7 October 2016, Buzz Cardiff Online Features
If historically still life painting was concerned with the depiction of familiar objects, then contemporary art is interested in something more abstract: the process by which things become transformed into ‘things’ through painting.
This is the process that Woodley has tried to explore in this exhibition of contemporary still life paintings – Models and Materialities: Confabulation and the Contemporary – the third project of a series of three exhibitions at BayArt. The exhibition, which runs throughout October, considers how contemporary painters approach still life through model making and materiality seems to ask several questions, like how do painters come to conceptualise the objects of their paintings and why?
In her introduction to the catalogue for the exhibition, Emma Geliot notes that we always describe our own objects as ‘things’; mere possession imbues them with a strange intangible quality. We often use the term to describe the unfamiliar, the objects we can’t quite describe. What this exhibition shines a light on is how modern still life manages to open up both aspects of ‘thingness’ to understanding.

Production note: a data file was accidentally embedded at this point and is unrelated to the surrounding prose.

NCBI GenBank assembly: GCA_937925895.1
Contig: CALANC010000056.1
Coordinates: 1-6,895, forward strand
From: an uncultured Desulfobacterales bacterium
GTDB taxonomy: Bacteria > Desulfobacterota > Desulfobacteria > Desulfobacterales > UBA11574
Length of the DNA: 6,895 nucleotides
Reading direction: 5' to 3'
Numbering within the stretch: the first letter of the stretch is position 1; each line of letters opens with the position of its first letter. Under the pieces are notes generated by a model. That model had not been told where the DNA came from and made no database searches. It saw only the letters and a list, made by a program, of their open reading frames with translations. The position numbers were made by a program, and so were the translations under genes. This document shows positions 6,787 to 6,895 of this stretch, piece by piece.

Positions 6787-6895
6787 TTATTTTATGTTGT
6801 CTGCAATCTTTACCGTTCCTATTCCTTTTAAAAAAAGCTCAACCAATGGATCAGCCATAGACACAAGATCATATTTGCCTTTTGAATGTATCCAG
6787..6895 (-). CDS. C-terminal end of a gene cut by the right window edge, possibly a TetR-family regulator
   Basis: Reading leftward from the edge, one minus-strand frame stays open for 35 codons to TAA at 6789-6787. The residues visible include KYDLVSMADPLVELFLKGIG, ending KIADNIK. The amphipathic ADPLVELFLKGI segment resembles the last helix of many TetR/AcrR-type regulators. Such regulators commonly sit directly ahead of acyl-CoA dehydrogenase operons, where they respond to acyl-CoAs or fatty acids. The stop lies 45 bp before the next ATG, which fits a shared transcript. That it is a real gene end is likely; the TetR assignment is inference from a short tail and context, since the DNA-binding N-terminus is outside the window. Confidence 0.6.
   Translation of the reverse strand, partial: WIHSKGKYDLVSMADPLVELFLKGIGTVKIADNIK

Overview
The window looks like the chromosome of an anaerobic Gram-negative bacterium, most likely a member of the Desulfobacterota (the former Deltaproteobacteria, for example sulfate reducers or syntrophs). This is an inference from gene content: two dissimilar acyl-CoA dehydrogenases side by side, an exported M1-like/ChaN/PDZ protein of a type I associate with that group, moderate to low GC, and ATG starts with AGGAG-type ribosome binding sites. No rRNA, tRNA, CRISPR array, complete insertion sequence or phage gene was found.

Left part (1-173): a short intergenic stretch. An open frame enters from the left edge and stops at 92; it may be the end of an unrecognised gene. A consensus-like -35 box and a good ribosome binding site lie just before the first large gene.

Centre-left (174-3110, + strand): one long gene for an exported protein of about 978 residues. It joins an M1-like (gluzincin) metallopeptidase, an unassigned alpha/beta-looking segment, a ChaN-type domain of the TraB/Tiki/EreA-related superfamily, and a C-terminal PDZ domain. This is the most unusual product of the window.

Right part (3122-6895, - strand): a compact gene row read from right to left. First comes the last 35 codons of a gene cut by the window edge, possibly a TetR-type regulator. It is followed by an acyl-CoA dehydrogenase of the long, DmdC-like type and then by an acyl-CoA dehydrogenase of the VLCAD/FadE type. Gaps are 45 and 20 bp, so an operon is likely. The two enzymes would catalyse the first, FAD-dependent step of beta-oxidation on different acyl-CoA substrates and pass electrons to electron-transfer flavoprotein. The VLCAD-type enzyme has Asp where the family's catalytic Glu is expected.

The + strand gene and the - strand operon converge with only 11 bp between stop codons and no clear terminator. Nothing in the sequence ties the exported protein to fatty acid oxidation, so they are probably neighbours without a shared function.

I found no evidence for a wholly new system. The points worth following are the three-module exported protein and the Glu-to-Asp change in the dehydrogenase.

Many of the paintings that Woodley has chosen to display seem to be taken up with producing unrecognisable, reconfigured things, simultaneously familiar and alien. Clare Chapman’s Suturedepicts a great red mass, with a deep cut down its centre; it’s not quite some displaced bodily organ, but something transmuted and created anew by the artist. Another artwork featured, Timothy Hon Hung Lee, takes a typical Dutch still life of flowers and transforms it, appearing to drag the paint up the canvas.
The result of these paintings of objects – both the new, and those transformed into something rich and strange – is often odd, but always interesting.